The E2000 has internal antennas, but also has gigabit Ethernet and WLAN ports, as well as two networks, the standard 2.4 GHz, plus a 5 GHz.
The WRT54G has two external antennas and 10/100 Ethernet/WLAN ports, but only offers 2.4 GHz for the wireless network.
Whichever router is being used, it is situated two floors below the laptop location.
With the E2000, I generally see signal strengths on the laptop (running only Debian Linux) between 60 and 65% using the 5 GHz network and it will get into the 70%'s using the 2.4 GHz network. But when using the 5 GHz network, the wireless interface in the laptop will use 802.11a. On the 2.4 GHz side, it can use either 802.11b or 802.11g.
With the WRT54G, the laptop will display the signal strength between the upper 60%'s to low 70%'s and the interface can use 802.11b or 802.11g.
The interface in the laptop is an Intel PRO/Wireless 2915ABG.
The Linux network manager (wicd), will also display three or four other routers in the immediate neighborhood, all of them are using any of channels 1, 6, or 11, which are the only three non-overlapping channels in the spectrum. Only channels 1 through 11 are available in the U.S. on the 2.4 GHz side This is not a problem with the 5 GHz side, since my router is the only one that wicd will display as being on the 5 GHz side and I am aware that the 5 GHz signal does not travel as far as a 2.4 GHz signal will and the 5 GHz side also uses higher channel numbers.
I previously had the router sitting on top of one of the computers down there, which has a metal case, before I read online that a router should not be anything close to metal. Then I moved it to the top of one of the desks which sited the router roughly 2 feet below the ceiling down there and with the router in either location, the signal strengths were the same.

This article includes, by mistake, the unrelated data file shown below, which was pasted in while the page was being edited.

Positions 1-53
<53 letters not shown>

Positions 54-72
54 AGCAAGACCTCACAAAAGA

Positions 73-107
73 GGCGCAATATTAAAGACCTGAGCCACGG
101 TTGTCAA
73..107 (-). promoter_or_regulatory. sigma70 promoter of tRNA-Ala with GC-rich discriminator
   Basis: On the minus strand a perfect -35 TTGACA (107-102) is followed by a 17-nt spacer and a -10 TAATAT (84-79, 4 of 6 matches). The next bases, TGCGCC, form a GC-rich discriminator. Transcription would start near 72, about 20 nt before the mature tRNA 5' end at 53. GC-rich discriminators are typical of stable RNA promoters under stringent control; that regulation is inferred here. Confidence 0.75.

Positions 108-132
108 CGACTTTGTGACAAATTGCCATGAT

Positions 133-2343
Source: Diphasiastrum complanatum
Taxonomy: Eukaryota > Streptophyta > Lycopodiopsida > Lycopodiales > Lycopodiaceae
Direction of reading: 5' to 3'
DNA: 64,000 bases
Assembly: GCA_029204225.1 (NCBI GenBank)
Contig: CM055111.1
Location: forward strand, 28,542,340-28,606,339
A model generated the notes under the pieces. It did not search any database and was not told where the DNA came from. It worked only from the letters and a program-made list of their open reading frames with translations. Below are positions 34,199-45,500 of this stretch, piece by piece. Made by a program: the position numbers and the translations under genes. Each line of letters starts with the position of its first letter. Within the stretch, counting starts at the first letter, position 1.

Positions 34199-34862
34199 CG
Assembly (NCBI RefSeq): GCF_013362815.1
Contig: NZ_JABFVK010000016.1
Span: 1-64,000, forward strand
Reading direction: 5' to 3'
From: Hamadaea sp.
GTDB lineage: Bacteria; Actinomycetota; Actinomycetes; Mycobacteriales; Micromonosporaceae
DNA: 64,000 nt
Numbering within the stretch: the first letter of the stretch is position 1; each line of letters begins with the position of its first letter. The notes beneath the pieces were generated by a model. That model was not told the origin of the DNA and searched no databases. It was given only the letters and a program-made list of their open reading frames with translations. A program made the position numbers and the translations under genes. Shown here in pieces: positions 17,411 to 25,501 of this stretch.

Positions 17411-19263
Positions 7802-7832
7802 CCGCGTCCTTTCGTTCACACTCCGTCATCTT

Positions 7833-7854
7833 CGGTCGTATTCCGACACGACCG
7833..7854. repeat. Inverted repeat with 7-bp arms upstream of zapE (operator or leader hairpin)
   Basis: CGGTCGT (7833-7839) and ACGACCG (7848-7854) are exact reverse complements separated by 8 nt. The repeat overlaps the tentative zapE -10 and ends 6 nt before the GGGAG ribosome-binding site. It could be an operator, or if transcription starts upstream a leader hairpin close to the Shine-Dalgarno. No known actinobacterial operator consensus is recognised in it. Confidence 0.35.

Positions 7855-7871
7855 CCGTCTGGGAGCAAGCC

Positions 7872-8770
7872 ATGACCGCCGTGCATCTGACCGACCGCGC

I have since moved the router location back to the other desk which is lower than the other, but placed as far away from the computer on that desk as I could. The closest anything-metal would be one of the speakers (only 6" tall and 3" wide) which is at least two feet away from it.
I'm running out of ideas as to how to improve the signal coming up two floors. Obviously, the 2.4 GHz side is providing a stronger signal, however, where all of the other routers the laptop finds are using channels 1, 6, or 11, all the remaining channels overlap. This wouldn't be much of an issue if there weren't that many other routers the laptop is finding. Moving the router up one floor is not an option since I would have to run additional cables from the basement up to the router and I don't want cables running here, there and everywhere.
I'm not sure if there are any advantages of simply using one of the overlapping channels on the 2.4 GHz side, or simly stick with using the 5 GHz side.
Any suggestions are welcome. Thanks.